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Bholaa movie review: Ajay Devgn pours a whole bottle of drama but the action is more magical

Over-commercialization kills Ajay Devgn-Tabu's film

Bholaa movie review: Ajay Devgn pours a whole bottle of drama but the action is more magical

Last Updated: 02.20 PM, Mar 30, 2023



Bholaa is a truck driver who gets involved with fighting goons who are trying to bag drugs (cocaine). The movie makes up for how Bholaa ends up helping police officer Daisy keep her fellow officers safe.


"Vardi bandook ke saath nahi, bahaduri ke saath pehni jaati hai," Tabu says in the movie, Bholaa. That is all there is to the movie – a hint of bravery but a forced one. Nobody ever faces all types of enemies and a cheetah at once. Except when it’s Bholaa. Even though the action that follows is partly good, the story and its execution make little to no sense.

Bholaa begins with a drug bust. The story is much at par with that of its South counterpart, Kaithi. The Lokesh Kanagaraj directorial starred Karthi in the lead role and it worked well. Here though, it has an almost opposite effect. Here, Ajay tried to add the Bollywood flavour but that is just not up to the mark of the original.

The buildup to Bholaa's character, though, is something. However, unfortunately, that is the only interesting part and it comes towards the end of the film.

Ajay Devgn's dialogues could have worked but the intense music does not help at all. Tabu also suffers the same fate. In the role of Diana, she has very little to offer.

Deepak Dobriyal's look as Ashwathama works but he is unable to justify it with his acting, at least initially. There are some very subtle actions that work for him slightly. The character becomes predictable after a while. Deepak’s acting is at peak only as his role comes to an end.

Sanjay Mishra as Hawaldar Yadav is out of his character. He has nothing new to offer, till he does.

Makarant Deshpande, on the other hand, is very much in his character. He, unfortunately, doesn't have much to perform.

It won't be wrong to say that Ajay Devgn has found his own Nikitin Dheer, in what is not a Rohit Shetty franchise film. It is in the form of Aprit Ranka who just comes with the benefit of height and fairly good acting.

Amala Paul has a brief role and that too is nothing more than a damsel in distress. Her character is all about the beauty.

Kiran Kumar has a brief role as a police officer. Given the kind of actor he is, the makers failed to justify his talent.

The jokes do land but are mostly a bore. Shot in the dark, this film barely has anything new to offer.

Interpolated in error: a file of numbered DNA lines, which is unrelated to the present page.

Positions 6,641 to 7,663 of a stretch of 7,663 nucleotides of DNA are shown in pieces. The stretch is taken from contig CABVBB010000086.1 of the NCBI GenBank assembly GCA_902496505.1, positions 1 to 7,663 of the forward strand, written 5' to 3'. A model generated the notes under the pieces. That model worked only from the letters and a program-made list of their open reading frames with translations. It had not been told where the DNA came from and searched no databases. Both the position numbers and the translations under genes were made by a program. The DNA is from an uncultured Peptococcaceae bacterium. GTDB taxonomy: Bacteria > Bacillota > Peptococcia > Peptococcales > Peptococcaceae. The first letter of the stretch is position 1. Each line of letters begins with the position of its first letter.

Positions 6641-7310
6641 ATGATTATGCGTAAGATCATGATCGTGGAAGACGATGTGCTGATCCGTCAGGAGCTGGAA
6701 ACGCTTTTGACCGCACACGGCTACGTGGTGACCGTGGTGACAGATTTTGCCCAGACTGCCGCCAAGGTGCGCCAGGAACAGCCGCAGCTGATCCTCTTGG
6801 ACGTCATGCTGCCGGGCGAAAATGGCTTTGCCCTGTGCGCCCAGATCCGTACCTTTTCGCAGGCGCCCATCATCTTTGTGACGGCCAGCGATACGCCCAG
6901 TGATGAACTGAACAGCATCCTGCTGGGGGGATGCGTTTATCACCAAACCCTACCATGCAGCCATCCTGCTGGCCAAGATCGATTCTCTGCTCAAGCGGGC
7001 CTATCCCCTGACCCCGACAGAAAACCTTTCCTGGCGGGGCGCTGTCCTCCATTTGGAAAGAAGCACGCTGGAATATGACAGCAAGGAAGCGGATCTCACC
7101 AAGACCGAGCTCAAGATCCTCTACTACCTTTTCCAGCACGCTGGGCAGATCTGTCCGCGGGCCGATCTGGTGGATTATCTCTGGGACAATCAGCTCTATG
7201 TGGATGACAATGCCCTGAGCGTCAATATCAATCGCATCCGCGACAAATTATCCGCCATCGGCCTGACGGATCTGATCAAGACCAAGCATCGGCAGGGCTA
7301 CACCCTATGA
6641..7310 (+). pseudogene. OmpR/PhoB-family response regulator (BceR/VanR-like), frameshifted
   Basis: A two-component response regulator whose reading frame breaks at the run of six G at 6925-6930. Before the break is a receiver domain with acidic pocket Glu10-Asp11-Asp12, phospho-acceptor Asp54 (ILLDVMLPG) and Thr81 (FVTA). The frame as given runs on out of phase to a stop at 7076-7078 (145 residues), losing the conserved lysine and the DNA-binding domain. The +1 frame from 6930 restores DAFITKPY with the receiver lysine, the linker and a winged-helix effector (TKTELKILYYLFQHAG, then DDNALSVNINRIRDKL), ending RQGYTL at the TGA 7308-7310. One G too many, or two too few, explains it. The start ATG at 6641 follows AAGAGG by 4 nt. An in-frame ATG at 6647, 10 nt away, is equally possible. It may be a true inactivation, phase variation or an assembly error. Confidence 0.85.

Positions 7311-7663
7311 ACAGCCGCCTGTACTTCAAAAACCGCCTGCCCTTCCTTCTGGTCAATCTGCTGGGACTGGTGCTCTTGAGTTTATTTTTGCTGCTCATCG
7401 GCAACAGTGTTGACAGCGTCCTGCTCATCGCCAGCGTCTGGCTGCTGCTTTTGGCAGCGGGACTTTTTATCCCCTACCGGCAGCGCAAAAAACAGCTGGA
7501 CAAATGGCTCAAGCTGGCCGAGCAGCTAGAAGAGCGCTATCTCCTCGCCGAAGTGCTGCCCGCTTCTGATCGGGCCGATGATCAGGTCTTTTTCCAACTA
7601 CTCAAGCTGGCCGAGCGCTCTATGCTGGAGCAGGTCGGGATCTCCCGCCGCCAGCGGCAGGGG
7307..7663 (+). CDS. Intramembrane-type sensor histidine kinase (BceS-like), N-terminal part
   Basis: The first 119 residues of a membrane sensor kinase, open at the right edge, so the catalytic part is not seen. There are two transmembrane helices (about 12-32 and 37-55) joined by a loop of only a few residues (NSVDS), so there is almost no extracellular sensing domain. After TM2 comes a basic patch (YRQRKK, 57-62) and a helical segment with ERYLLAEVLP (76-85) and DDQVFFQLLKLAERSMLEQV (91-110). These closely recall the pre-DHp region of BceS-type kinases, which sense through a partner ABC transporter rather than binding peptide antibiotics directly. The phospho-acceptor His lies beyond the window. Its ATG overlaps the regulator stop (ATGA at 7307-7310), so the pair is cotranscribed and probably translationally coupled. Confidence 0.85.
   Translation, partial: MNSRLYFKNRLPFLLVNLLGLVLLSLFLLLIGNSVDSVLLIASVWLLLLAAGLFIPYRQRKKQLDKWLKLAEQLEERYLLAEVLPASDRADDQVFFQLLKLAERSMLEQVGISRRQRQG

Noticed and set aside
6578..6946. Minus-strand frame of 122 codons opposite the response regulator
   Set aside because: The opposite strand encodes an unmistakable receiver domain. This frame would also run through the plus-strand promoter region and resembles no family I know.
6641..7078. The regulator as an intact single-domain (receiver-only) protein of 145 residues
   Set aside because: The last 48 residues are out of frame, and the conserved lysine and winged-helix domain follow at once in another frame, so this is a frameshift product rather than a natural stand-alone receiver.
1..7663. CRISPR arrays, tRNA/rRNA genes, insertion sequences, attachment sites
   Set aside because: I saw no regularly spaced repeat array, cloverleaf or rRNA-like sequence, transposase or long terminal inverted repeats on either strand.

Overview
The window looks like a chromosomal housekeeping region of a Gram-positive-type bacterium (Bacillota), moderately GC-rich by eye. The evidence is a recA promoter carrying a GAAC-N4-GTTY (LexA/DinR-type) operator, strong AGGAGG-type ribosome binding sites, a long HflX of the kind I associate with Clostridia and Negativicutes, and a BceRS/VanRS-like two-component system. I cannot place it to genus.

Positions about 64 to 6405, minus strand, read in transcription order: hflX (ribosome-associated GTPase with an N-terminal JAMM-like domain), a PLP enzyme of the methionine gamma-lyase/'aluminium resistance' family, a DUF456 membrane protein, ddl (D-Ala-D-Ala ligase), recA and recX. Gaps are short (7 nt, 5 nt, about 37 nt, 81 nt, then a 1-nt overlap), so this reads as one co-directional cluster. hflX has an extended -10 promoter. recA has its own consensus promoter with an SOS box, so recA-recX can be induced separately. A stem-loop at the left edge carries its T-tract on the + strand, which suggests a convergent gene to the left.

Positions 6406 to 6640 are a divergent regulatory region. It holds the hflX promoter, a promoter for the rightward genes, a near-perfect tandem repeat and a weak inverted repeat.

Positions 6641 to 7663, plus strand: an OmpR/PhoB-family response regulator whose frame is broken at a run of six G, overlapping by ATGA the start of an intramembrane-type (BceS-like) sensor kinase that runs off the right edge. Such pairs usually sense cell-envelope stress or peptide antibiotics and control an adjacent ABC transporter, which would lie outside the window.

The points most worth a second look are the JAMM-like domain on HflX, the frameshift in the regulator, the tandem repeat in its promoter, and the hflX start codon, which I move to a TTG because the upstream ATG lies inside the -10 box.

The camera angles don't work for the film either. The extra long shots definitely don't help the scenes. They end up making you dizzy in one scene even.


The music of Bholaa along with the VFX work but only to an extent. The dramatic music does very little to add to the scenes.

Action is the best part of the movie. There's a suspense factor which goes well with the 3D VFX and the music partly works with the action.

There's a bike scene which, as expected, Ajay nails. That is one of the highest points of Bholaa.

The movie is commercialized where it wasn't required. There are wrestlers and cheetah in a scene just to up the fear factor. And it does not end there. It is guns vs muscles vs carnivores.

Slow motion before action and fighting 10 men at once is as commercial as it can get. However, the film does not grip you enough to enjoy those scenes either.

Most of the action in this movie is gory. So, if you are not one who likes that, Bholaa is absolutely not for you.

Fortunately, the post-interval scene works really well. The film has its moments but they are very few.

Bholaa is, to sum it up, all bits commercial, even when it doesn’t really work. It is the over-commercialization that works against the film.

The resurrection period is just forced. Ajay's love for Shiva continues but this time, the scenes appear forced. This is just because of the constant reference to Shiva while almost doing tandav during action scenes. The song 'Aaj phir jeene ki tamannaah hai' is an absolute drag. It doesn't get any more obvious than that.

Ajay even has a Tiger Zinda Hai moment in Bholaa (PS: This was there in the original movie too). He tries to be Salman Khan but of course joins the party seven long years later, leaving very little impact.

There's a huge surprise at the end of the film. It is in the form of a famous actor.

Even though it is these moments that somewhat keep you gripped, you wonder what is the intent of remaking the film. Of course, there’s a hint of a sequel of the movie, which, hopefully, will have more to offer than just shot in the dark action, literally.


Bholaa is a movie that is high on action. Combined with the VFX, this film works well. The only thing working against it is the constant music in the background. Without that or rather, with lesser usage of the same, this film might have worked wonders. Watch Bholaa if you are not faint-hearted and are an Ajay Devgn fan.


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